Ain travel guide

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Visit Ain (Auvergne Rhône-Alpes, France)

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Stretching from Lyon to Geneva and the border with Switzerland, the Ain department has a very wide range of attractions from the mountain scenery of the Jura to the bird-spotters paradise of the Dombes plateau - and a great deal in between!

Ain tourism

The Ain department is situated to the north-west of the Rhone-Alps region of south-east France and takes its name from the River Ain. There are four distinctive regions within the department: Bresse, Bugey, Dombes and the Pays de Gex each with their own characteristics.

Although we focus on the villages, towns and monuments it is also the beautiful countryside, especially in the Jura, that is a highlight of your visit so be sure to allow time for hiking or cycling!

The western part of Ain is much flatter and includes the Dombes plateau and Bresse regions, while moving east it becomes more hilly, then mountainous as the Bugey and Pays de Gex regions reach the Jura mountains to the north-east of Ain.

La Dombes (south-west Ain)

perougesDombes is a short distance north-east of the important French city of Lyon. The Dombes plateau north of Perouges and Trevoux is a predominantly flat region with hundreds of (man-made) lakes, that is a very popular destination for bird-watchers.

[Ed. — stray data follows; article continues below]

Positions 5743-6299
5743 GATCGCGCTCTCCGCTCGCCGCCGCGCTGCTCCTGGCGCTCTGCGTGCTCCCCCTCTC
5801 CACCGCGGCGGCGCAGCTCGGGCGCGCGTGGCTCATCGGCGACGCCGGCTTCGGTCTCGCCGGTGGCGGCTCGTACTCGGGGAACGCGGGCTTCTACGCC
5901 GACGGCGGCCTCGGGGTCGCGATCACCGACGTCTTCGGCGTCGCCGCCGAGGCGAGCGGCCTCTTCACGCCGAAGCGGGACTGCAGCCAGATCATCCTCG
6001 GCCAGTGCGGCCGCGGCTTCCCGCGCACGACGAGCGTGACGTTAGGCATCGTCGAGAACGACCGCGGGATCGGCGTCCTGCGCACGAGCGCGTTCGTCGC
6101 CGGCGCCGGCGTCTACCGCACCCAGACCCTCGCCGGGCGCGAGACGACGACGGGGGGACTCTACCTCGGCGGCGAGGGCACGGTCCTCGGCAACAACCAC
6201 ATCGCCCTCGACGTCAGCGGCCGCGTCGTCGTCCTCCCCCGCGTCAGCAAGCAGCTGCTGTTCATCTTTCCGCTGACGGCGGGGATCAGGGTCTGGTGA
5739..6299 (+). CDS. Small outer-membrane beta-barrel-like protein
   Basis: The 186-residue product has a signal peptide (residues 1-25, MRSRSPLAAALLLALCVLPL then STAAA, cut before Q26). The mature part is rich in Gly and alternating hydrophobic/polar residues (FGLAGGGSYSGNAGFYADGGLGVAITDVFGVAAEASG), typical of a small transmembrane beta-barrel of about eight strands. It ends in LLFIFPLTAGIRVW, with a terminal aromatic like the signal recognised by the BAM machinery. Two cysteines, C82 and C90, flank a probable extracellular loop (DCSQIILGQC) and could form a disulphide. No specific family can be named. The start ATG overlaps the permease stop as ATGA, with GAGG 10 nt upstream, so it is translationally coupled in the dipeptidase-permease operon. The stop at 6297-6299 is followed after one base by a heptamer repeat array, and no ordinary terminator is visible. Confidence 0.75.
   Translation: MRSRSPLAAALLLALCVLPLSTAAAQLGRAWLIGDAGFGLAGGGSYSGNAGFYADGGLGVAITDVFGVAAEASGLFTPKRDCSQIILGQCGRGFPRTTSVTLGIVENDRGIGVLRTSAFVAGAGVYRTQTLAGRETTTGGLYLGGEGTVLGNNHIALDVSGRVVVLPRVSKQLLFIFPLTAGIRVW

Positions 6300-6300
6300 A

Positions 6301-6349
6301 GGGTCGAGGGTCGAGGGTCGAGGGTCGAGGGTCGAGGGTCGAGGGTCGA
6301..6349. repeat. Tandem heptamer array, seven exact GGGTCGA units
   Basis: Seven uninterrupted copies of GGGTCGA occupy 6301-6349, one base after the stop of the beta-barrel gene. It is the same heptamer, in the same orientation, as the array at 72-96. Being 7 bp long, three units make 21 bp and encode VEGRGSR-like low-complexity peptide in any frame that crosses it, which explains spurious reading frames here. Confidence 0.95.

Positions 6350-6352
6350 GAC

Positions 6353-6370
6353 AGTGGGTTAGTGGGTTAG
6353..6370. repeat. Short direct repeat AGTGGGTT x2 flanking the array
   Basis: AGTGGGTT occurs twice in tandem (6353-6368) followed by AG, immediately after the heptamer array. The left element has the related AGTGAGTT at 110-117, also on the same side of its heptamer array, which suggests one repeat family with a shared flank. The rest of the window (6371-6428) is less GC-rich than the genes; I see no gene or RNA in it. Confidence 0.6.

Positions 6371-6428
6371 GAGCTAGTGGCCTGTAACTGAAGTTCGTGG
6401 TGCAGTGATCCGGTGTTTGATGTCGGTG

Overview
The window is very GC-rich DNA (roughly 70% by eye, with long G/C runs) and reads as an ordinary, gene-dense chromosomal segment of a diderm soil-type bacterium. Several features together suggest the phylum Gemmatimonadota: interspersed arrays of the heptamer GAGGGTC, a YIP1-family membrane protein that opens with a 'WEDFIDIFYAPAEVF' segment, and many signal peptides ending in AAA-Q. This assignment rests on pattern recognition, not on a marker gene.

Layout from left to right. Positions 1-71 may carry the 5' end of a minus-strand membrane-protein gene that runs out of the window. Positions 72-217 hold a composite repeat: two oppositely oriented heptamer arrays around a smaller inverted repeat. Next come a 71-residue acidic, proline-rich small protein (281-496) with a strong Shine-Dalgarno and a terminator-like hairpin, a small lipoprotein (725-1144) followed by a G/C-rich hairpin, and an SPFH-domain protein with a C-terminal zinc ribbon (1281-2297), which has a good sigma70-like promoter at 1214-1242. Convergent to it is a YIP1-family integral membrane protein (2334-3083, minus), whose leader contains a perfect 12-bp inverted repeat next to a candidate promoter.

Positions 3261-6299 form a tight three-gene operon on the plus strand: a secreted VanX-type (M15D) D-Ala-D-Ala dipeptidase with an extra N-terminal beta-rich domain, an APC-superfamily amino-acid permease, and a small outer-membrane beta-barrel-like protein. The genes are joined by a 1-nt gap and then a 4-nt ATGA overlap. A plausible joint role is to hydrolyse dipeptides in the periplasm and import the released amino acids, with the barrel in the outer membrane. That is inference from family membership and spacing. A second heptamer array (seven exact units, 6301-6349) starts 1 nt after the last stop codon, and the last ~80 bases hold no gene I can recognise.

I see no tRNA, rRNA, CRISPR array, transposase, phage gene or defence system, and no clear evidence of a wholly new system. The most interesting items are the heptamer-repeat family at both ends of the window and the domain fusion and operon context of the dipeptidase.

Perouges itself is a very lovely medieval town that is classified among the 'most beautiful villages of France', and Trevoux also has several sights of interest. For a less visited village we suggest Montluel, to the south-west of Perouges.

You should also visit the village of Chatillon-sur-Chalaronne (to the north of the Dombes), officially listed as a 'recommended detour' and with several attractive medieval colombage houses and a substantial medieval market hall.

The Parc des Oiseaux, in the heart of this region at Villars-les-Dombes, is a very extensive bird park that contains thousands of different species of bird from around the world and is the most visited attraction in the Ain.

The most imposing religious monument in this region is the 19th century Abbey of Notre-Dame des-Dombes at Plantay.


La Bresse (north-west Ain)

Bourg-en-BresseBresse is an extensive region of small lakes, rivers and marshes, open green landscapes and traditional agriculture, mostly flat until it reaches the Revermont region, with lots of small unspoiled villages and hamlets to discover.

The town of Bourg-en-Bresse is best known for its historical centre and the nearby Brou Royal Monastery, while the most visited historical site in the region is the basilica d'Ars at Ars-sur-Formans to the west.

Among the villages we recommend to the west are Treffort Cuisiat and Meillonnas, while to the north at Saint-Trivier-de-Courtes you can see an ensemble of especially scenic medieval farms and buildings.

A good way to learn of the traditions and history of the Ain department is to visit Revermont Museum (at Cuisiat to the west of the Bresse region), which has exhibitions and period recreations to help recall the region in the past, as well as a well maintained gardens with lots of interesting plants.